clock menu more-arrow no yes

Filed under:

The US Open Cup Is Broken

No broadcasts, no promotion, low attendance, and broken tiebreakers.

MLS: U.S. Open Cup-Colorado Springs Switchbacks at Colorado Rapids Ron Chenoy-USA TODAY Sports

No one can deny that there are problems with the US Open Cup. Lack of proper promotion, poor attendance, lack of streaming options to name a few. But perhaps most telling is the indifference most teams put into the early rounds. In almost all cases, when a professional team enters the tourney, starters are rested, and bench players are brought in to get time, and to not expose key players to injuries.

The visuals this creates is problematic. If the coaches treat games like glorified scrimmages, and teams don't broadcast games, why should fans care? Aside from the novelty of regional rivalries, and low tier teams playing high tier teams, there is no really no incentive for teams to take it as an important game.

In the last few years, US Soccer has made an effort to add incentives for lower tier teams to play at full strength. A bounty for the furthest advancing team in each tier was offered. This year, the award for being the last team from your tier standing netted your team $15,000 dollars. Setting aside the trivial amount of cash offered, this sounds like a great idea on paper. For amateur, USL, and NASL teams, an extra cash incentive might be enough to motivate front offices to ‘encourage’ coaching staffs to play at full strength for the cup. However, much like everything that connected to the Open Cup, it looks like this wasn't properly thought out.

I first noticed the inequity the final night of 4th round play, when every amateur, and USL team was eliminated from the cup. Browsing through Twitter taking in all the results, I saw this:

Because every USL team entered at the same time, and all that got to the 4th round where eliminated, I wasn't really sure what the tiebreaker was. After some digging, I unearthed the Open Cup Handbook, and found the section on cash awards.

Page 20

At first glance, this doesn't seem unreasonable. You advance in the tourney, you need to beat higher tier teams. Sure, it doesn't conform to most tiebreaker norms; goal differential, away goals, total wins, etc. But the problem with awards being based on tiers, is that not every team plays a higher tier team.

Let's take Colorado Springs Switchbacks. A USL team, they are considered a tier 3 team. Like all USL teams, they entered in the second round. They defeated lower tiered Harpo's FC in the 2nd round, and moved on to the 3rd round. The 3rd round is when NASL enters, as the league is tier 2. Seems logical. Except that the NASL is predominantly an east coast league, with the only 2 teams west of the Mississippi River, and one of them, Edmonton, doesn't compete in the American tournament. While the Switchbacks played USLs Arizona United in the 3rd round, a team on the same tier, the Wilmington Hammerheads faced Miami FC, an NASL team, and a tier above. So while both Colorado Springs, and Wilmington advanced to the 4th round, Wilmington already owned the tie breaker, because they got to play a regional NASL team.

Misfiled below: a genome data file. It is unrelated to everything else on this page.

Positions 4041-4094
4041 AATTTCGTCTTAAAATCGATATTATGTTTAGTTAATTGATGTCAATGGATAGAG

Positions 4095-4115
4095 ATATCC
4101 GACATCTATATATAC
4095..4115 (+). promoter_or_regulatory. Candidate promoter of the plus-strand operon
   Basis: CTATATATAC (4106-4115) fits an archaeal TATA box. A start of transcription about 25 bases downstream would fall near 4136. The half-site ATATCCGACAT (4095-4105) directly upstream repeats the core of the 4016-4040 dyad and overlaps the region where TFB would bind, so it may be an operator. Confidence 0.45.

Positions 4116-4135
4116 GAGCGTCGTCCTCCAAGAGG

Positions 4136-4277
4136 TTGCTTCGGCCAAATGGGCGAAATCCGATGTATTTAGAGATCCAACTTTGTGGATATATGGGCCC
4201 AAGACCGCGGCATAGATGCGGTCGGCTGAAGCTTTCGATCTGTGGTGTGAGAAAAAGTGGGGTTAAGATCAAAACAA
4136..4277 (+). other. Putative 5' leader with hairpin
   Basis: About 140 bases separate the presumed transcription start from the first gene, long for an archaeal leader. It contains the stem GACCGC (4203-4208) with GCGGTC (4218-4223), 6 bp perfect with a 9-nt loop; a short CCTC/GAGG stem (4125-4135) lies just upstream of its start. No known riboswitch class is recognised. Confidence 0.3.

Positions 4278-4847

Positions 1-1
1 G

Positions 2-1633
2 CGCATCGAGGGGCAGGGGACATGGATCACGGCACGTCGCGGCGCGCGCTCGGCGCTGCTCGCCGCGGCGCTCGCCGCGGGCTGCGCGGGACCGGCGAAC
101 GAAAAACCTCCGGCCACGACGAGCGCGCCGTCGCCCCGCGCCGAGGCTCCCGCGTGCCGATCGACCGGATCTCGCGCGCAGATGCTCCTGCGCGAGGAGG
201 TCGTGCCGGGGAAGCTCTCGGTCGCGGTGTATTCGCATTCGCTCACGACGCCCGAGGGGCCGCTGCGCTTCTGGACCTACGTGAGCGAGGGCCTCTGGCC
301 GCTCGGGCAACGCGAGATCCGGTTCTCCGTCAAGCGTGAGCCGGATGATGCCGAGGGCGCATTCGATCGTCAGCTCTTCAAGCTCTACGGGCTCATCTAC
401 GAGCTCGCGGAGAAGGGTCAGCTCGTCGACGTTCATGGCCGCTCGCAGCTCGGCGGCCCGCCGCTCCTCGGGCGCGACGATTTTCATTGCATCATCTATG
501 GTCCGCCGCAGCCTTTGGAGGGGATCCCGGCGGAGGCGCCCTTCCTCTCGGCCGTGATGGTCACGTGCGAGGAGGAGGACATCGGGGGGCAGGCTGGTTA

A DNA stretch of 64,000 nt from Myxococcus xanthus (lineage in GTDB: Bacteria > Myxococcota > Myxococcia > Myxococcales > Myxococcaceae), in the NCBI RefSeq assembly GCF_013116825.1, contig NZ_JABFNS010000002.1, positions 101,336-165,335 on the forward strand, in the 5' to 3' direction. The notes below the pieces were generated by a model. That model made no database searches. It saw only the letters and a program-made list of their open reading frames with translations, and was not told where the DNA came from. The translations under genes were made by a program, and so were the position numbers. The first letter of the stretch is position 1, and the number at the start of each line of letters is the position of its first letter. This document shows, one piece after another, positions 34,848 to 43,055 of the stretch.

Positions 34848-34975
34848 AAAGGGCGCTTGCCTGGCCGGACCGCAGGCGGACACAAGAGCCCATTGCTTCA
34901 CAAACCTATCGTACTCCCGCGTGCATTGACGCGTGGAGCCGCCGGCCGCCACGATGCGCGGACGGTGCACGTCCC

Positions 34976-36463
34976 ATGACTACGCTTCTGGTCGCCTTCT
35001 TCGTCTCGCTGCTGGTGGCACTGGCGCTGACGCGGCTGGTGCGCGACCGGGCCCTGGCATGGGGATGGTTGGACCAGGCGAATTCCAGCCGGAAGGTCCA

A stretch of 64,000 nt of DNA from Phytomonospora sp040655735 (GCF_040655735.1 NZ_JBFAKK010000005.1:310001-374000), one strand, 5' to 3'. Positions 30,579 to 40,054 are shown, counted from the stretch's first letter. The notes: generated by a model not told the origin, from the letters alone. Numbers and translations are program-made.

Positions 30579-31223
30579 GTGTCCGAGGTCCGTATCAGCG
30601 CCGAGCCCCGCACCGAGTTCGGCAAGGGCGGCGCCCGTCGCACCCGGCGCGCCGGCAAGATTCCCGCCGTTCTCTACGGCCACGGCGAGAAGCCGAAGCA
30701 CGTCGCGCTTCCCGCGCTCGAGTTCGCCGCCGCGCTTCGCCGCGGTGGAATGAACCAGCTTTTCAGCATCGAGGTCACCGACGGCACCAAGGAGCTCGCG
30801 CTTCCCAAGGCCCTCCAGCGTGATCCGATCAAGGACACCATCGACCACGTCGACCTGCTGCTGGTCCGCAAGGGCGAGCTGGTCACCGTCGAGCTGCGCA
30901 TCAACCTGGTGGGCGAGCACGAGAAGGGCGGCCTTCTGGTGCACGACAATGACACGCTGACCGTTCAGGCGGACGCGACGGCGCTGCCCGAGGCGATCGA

This glaring uneveness basically negates any competitive incentive for western conference teams (aside from Oklahoma City, who shares the town with NASL’s Rayo OKC), leaving them knowing that they would have to beat an MLS team just for a shot at the relatively small amount of money. You can hardly blame them.

This is yet another example of US Soccer not giving the Open Cup the attention it deserves. How do you fix it? Well the first thing is to increase the award for teams. Instead of making it a bounty where the furthest advancing team wins, make it a bonus for each round. A team putting together a 2-3 game run would give teams more money, and more incentive. If the desire to keep the bounty still exists, increase the award to the teams in a more meaningful way. For a franchise like Sacramento, $15k is the equivalent of the gate profit at a home game. Increasing the award gives teams the incentive to play the starters, promote the games properly to bring in fans, and makes the games more attractive.

Clearly the current plan isn't working. The tiebreakers are slanted to the east coast teams, and coaches and fans still treat the countries oldest soccer tournament like a friendly at best, and a scrimmage at worst. And in the end, American soccer suffers for it.